Anyway, as we arrived, we were met by our guide.  And we took a large tricycle (it could sit 6-8 passengers) on a 15-minute ride to the tourist inn.  We didn't know what to expect really, but I knew it was going to be basic accommodations.  We passed by the main local town road where lots of houses and small stores are located.  Finally, we turned into what looked like somebody's house.  Oh, this was our resort.  On the far end, you can see several rooms and then the garden.  And on the front was the dining area.  Suddenly, I remembered my trip to Cambodia, this was going to feel like a homestay, haha.  But, nothing to worry about, I was more worried about my companions, but we all got into the experience pretty quickly.  There were a total of 6 rooms already in operation, and another 4 being built.  The place was new and clean, so we were pretty happy with it.  We had two double beds, which fit us 3 pretty comfortably.  There was airconditioning and TV.  And we had a small porch at the entrance of the room.  Cozy!

First things first, it was around 11am, so we decided to have our lunch before going out to the islands.  Lunch was included in our package, and we were happy to learn that it was home cooked food.  Well, home cooked quality food!  We had large prawns in our sinigang soup, and also freshly cooked lapu lapu.  Instantly, we knew the food here would be great. We were kinda worried at first since it was included in the package and normally, this would be very minimal.  We later learned that the father does the cooking himself, and he used to be a chef in a restaurant.  The inn is family run, they had a caretaker who does the housekeeping, the father cooks, the mother helps out after teaching in school, and the daughter handled the sales.  We also had our town tour guide who practically accompanied us all the time.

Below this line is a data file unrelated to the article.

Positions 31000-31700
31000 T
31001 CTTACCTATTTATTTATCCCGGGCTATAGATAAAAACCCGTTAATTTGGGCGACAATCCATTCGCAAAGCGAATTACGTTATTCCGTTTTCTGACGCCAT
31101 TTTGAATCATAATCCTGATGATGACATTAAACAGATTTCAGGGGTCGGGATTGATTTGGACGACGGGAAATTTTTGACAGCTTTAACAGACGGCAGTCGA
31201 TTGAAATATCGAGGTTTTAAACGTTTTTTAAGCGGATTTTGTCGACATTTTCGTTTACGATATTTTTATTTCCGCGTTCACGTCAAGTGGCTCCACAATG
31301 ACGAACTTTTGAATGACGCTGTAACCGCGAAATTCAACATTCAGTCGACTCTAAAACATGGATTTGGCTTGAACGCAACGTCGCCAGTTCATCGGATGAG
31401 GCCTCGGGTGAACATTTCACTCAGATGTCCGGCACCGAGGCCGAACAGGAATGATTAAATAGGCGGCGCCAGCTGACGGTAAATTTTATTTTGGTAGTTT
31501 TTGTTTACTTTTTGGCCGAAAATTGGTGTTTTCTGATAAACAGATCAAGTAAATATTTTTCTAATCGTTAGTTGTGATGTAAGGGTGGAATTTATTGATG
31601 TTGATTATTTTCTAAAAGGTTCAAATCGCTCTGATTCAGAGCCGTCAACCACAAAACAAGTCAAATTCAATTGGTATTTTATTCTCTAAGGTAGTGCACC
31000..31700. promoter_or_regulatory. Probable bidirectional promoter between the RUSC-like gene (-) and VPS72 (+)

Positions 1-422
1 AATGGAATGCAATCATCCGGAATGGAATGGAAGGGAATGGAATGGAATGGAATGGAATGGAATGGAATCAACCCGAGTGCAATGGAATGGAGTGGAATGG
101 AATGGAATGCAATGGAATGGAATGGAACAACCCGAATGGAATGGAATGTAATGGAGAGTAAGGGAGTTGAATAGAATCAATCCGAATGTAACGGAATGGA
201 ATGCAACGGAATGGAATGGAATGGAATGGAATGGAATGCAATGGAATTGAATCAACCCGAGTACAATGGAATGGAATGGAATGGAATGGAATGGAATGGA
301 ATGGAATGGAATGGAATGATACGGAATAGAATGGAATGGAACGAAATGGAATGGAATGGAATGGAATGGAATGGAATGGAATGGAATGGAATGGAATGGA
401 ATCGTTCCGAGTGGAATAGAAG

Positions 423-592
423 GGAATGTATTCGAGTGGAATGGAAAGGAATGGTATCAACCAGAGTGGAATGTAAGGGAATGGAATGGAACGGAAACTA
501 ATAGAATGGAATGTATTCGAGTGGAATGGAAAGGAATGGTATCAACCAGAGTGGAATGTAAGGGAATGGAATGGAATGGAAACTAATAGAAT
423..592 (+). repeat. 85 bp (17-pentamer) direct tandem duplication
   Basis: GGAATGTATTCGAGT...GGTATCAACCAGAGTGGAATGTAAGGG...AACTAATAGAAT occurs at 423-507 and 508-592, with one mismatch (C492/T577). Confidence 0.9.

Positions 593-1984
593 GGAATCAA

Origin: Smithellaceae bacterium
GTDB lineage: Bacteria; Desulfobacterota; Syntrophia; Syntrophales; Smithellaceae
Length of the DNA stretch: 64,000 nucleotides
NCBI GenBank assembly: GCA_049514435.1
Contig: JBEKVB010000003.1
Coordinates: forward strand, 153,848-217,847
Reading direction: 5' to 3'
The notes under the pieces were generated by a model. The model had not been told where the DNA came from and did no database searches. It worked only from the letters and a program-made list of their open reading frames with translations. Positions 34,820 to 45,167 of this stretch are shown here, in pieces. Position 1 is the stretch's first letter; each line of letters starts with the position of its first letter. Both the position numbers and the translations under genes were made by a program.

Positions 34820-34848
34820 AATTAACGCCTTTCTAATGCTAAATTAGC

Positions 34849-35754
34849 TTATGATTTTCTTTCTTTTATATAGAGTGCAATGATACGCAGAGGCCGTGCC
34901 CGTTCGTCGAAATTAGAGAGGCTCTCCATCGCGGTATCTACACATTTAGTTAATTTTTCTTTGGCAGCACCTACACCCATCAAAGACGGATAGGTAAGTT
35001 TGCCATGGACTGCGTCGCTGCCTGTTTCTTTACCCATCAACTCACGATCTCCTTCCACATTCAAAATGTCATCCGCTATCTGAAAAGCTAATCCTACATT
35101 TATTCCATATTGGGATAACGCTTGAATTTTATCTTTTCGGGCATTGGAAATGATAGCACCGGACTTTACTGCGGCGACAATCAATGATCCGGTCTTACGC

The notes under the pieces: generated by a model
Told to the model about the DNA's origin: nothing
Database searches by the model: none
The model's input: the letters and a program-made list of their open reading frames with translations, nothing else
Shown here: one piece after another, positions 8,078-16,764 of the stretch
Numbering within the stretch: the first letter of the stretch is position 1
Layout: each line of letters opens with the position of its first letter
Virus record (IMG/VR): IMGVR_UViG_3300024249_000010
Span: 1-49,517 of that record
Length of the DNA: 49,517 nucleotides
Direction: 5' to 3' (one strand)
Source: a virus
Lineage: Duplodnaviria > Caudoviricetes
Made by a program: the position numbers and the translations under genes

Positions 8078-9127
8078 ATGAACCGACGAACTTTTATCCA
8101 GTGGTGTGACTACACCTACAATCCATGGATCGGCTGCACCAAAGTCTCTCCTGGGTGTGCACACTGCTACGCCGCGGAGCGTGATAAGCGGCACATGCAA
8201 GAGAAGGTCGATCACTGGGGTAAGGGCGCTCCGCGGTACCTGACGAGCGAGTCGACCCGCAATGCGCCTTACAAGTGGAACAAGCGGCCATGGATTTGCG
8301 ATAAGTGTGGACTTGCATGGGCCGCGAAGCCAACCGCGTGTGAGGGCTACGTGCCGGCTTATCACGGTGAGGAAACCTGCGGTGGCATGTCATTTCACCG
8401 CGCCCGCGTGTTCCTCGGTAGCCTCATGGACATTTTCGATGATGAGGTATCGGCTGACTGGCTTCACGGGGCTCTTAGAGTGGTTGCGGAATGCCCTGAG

After lunch, we headed out to the port where we would hop onto our boat for island visits.  We noticed a lot of mangroves in the area, and it was really nice to see something different.  It seems the place is full of lush greeneries.  Although Bicol is prone to typhoons, this place is quite stable in terms of the weather.  So rains do not pour down as much as other areas of the typhoon-prone Bicol region.  No wonder, the natural resources look so rich here.  More foggy mountains along the area, and for an instant there, I was a bit worried about the large waves.  It was actually kinda strange because there will be small patches that would have larger waves then just beside it, the waters are calm.  It's probably because of the rocks below are uneven which causes the waves to flow in unevenly.  Anyway, first stop was the famous Matukad Island where the Survivor TV series was most often shot.  It was a small isolated twin island where the sands are the whitest and the island filled with limestones and green lush trees and plants.  Although we did not manage to hike especially due to the wet weather, you could actually hike up the limestone formations and head to the lagoon nearby and find milkfishes.  We also found some unique plants which are only found in islands beside the sea.  Beautiful and all natural!